Those changes now render it uncomfortably obvious that Behavioral Economics, and those who rely on it, are falling behind with respect to new developments in other disciplines that also bear directly on the very same mysteries of human decision-making.

This chapter identifies four problems for Behavioral Economics.  It explores their causes.  It then suggests and illustrates ways around them, including a path for integrating multi-disciplinary insights.  It provides concrete recommendations that can help to move these important schools of thought forward, in light of developments in other fields.

Owen D. Jones, Why Behavioral Economics Isn’t Better, and How it Could Be , in Research Handbook on Behavioral Law and Economics, J. Teitelbaum & K. Zeiler eds, (forthcoming 2015).

Posted by grovese on June 18, 2015 in Around the Web, Recent Neurolaw-related Papers


Course on neuroscience and law examines how new scientific developments may affect our legal system

A course on “Law and Neuroscience” taught at the University of Pennsylvania was recently highlighted in a story published by the Law School.  Offered this past spring for the
first time ever, “Law and Neuroscience,” was taught by Stephen J. Morse
and Amy Wax.

To read more, visit: https://www.law.upenn.edu/live/news/5561-course-on-neuroscience-and-law-examines-how-new#.VX84nKMo6Ul

Posted by grovese on June 17, 2015 in Around the Web, Education, Neurolaw, Neurolaw in the News


How Do We Hold a Child’s Mind Accountable?

MacArthur Foundation Research Network on Law and Neuroscience Member Hon. Morris B.
Hoffman recently wrote a commentary piece via The Marshall Project.  The article is titled “How Do We Hold a Child’s Mind Accountable?” and can be accessed here:  https://www.themarshallproject.org/2015/06/12/how-do-we-hold-a-child-s-mind-accountable

Posted by grovese on June 16, 2015 in Adolescents, Around the Web, Criminal Law, Neurolaw


Teens’ immature brains pose all sorts of dangers

Research conducted by MacArthur Foundation Research Network on Law and Neuroscience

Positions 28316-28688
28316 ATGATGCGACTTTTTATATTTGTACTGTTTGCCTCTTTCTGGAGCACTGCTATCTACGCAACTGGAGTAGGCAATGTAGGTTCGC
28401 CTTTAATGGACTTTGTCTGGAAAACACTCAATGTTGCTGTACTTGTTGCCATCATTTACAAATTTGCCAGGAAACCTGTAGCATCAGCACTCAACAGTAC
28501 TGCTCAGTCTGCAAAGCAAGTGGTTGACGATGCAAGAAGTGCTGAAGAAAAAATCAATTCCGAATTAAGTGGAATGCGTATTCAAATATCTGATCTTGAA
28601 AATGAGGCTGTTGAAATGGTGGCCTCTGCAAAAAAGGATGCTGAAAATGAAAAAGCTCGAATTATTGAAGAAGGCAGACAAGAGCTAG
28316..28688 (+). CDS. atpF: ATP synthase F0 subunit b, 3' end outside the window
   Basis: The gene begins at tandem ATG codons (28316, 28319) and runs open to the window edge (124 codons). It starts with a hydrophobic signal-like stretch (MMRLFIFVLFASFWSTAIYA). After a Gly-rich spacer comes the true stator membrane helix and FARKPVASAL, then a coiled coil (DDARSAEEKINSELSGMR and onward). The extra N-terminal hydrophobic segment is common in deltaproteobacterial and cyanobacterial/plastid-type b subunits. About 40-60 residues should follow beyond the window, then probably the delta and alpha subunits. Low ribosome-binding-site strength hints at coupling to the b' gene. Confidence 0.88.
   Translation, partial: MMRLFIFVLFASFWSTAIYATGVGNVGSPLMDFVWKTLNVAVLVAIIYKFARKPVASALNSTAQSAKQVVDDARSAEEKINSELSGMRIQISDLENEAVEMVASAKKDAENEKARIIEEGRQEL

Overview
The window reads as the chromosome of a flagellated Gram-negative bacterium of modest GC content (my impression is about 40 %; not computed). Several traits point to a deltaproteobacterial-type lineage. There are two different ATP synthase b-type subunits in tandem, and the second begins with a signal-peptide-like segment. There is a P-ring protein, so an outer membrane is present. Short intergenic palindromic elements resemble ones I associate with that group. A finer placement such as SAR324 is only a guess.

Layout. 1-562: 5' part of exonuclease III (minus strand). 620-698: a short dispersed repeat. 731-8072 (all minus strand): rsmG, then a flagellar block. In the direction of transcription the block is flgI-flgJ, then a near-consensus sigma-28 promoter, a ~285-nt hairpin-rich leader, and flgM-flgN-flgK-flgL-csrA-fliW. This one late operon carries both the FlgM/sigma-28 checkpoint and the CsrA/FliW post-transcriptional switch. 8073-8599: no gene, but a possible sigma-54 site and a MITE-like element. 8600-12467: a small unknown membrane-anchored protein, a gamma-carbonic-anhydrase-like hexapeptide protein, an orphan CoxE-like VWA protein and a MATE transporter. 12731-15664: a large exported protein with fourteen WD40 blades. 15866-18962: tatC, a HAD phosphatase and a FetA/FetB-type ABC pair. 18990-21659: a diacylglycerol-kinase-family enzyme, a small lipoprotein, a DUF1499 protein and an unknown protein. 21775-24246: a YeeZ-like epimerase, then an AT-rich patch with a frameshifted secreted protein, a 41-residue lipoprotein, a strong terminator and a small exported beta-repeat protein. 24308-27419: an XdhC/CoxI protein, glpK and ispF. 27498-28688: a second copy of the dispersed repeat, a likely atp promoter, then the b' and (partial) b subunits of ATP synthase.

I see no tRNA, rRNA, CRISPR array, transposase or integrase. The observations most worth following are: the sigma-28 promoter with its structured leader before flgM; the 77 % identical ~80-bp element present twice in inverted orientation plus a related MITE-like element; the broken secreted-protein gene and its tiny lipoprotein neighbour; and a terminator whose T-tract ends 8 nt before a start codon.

Members BJ Casey and Larry Steinberg was highlighted in an article titled ”Teens’ immature brains pose all sorts of dangers.”

To read the article, visit: http://articles.philly.com/2015-02-02/news/58679905_1_texts-teenage-brain-camp

Posted by grovese on June 15, 2015 in Adolescents, Around the Web, Criminal Law


New Publication on fMRI-Based Memory Detection

The Journal of Neuroscience has recently published a paper by Melina R. Uncapher, J. Tyler Boyd-Meredith, Tiffany E. Chow, Jesse Rissman, and Anthony D. Wagner titled Goal-Directed
Modulation of Neural Memory Patterns: Implications for fMRI-Based Memory
.

This paper is a deliverable of the MacArthur Foundation Research Network on Law and Neuroscience, and a report of this publication can be found here: http://news.stanford.edu/news/2015/june/fmri-memory-trick-060315.html

Citation:
Melina R. Uncapher, J. Tyler Boyd-Meredith, Tiffany E. Chow, Jesse Rissman, & Anthony D. Wagner, Goal-Directed Modulation of Neural Memory Patterns: Implications for fMRI-Based Memory Detection, 35(22) Journal of Neuroscience 8531 (2015).

Posted by grovese on June 9, 2015 in Neuroimaging, Neurolaw, Recent Neurolaw-related Papers


Welcome to the Law and Neuroscience Blog

Welcome to the The Law and Neuroscience Blog--which we have created to provide an on-line forum where the members of the MacArthur Foundation Research Network on Law and Neuroscience can share their ideas and interact with not only other researchers but also with the interested public more generally. One of the main goals of the blog is to provide a resource with information about cutting edge research at the cross-roads of neuroscience, law, and philosophy.